Bundesbank's Jens Weidmann Pushes Back on Calls for German Spending
Bundesbank President Jens Weidmann has a message for those suggesting the German government needs to step up spending -- the debate is “completely disconnected” from reality.
“The economy is working with an almost-closed output gap,” he told a New York audience in response to questions at an event on Wednesday. “Why would you spend money when you are operating at full capacity?”
Germany, the euro zone’s biggest economy, has near record-low unemployment but is probably now in recession as trade tensions hit exports and a manufacturing slump spreads to the services sector. Yet the government is running a budget surplus and insists it will continue to balance its books. The European Central Bank, where Weidmann sits on the decision-making Governing Council, has repeatedly called on nations with such fiscal space to use it.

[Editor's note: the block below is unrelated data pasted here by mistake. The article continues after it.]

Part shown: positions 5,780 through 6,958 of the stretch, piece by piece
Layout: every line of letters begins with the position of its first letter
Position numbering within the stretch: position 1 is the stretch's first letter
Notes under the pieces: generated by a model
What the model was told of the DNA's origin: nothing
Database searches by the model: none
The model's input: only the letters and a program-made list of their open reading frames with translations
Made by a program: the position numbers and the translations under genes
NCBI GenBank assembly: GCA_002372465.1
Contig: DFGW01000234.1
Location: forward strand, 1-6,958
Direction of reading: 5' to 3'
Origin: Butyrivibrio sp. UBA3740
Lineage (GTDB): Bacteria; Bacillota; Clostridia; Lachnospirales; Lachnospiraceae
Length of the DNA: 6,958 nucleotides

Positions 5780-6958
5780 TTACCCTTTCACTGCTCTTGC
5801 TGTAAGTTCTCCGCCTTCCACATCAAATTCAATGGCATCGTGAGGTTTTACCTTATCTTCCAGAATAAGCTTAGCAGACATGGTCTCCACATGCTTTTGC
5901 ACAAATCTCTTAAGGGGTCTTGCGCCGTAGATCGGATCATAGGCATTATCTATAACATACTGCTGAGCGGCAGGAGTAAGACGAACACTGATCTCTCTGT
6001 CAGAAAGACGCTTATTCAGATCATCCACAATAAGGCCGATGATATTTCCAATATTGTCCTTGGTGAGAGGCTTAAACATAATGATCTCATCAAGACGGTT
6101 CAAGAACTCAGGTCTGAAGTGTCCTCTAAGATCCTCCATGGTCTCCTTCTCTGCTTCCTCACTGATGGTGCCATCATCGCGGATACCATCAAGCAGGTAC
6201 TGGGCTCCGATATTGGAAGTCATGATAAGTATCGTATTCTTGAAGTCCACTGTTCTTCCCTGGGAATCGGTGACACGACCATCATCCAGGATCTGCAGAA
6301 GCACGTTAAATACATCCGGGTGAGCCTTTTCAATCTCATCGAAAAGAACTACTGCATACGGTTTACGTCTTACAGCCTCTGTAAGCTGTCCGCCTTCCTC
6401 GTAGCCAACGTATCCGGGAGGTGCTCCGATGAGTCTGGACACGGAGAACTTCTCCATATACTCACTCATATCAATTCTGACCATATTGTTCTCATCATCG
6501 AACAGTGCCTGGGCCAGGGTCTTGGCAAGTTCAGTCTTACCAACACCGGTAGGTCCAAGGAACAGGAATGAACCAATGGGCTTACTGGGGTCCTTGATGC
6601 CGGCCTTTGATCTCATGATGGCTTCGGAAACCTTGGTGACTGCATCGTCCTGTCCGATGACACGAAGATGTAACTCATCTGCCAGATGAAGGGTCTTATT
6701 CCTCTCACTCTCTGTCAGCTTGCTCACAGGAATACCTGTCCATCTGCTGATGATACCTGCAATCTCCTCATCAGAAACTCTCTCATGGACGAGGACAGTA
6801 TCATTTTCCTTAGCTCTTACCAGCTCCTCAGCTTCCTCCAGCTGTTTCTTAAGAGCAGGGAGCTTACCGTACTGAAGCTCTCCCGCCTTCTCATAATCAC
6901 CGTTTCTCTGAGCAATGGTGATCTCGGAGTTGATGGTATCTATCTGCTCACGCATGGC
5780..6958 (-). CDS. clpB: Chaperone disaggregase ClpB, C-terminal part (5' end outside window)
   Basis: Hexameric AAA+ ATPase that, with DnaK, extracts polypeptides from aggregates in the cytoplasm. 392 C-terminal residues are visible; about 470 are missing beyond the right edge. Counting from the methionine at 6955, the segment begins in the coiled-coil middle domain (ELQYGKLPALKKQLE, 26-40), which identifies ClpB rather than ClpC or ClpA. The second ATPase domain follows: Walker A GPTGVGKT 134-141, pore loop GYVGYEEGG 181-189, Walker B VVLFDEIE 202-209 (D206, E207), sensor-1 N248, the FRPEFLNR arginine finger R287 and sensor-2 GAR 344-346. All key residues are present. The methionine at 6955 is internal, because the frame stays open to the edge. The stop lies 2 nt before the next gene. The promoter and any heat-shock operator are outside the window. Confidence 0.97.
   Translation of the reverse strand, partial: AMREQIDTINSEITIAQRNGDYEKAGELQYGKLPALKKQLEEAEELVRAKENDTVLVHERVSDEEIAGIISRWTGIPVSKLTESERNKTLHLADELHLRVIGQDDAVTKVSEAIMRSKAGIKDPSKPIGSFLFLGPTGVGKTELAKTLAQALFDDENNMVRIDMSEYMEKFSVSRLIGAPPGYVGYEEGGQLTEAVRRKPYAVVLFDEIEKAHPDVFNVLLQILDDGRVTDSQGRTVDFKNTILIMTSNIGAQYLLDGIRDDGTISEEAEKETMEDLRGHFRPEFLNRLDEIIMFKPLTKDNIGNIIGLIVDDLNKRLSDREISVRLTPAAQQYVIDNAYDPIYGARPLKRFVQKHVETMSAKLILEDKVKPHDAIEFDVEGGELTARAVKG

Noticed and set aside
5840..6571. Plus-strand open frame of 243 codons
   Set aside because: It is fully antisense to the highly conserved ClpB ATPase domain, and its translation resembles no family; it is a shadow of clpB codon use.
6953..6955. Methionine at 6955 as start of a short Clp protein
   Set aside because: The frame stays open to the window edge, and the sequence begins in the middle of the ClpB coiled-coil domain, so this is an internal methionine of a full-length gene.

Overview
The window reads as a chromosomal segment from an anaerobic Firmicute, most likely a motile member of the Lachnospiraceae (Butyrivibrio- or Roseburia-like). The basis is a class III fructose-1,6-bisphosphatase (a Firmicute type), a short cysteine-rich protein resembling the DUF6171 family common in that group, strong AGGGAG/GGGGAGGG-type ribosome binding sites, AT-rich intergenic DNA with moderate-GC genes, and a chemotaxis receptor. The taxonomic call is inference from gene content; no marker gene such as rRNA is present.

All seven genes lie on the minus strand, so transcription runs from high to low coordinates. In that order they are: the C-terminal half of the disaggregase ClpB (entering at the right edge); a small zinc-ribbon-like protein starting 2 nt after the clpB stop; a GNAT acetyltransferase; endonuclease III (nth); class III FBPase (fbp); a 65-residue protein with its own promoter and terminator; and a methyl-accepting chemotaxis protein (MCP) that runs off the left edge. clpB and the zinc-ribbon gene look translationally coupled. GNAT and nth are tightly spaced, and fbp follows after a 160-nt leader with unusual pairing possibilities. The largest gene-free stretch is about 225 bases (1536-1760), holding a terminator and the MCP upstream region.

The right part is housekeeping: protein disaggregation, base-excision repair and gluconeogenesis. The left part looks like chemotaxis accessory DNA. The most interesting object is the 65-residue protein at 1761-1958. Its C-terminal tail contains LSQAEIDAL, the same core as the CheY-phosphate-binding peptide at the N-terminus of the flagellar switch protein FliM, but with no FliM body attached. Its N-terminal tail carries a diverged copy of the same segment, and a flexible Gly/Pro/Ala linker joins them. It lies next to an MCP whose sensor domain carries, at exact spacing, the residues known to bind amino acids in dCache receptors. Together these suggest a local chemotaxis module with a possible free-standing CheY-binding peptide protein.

There are signs the mood is shifting. Lawmakers from Chancellor Angela Merkel’s Christian Democrat-led group, among the key opponents of finance ministry plans to respond to any economic hit, are starting to soften their stance, according to two people familiar with party discussions.
Weidmann, a longstanding opponent of much of the ECB’s monetary stimulus, said there’s no need to rush into fiscal stimulus as automatic stabilizers such as unemployment benefits will in any case pick up.
“In the short term, some additional fiscal spending might be possible,” he said in his speech. “However, with respect to macroeconomic stabilization, any further stimulus appears unnecessary, unless a perceptible deterioration in the economic outlook becomes apparent. Germany’s output gap is about to close and forecasts don’t foresee a marked deterioration.”
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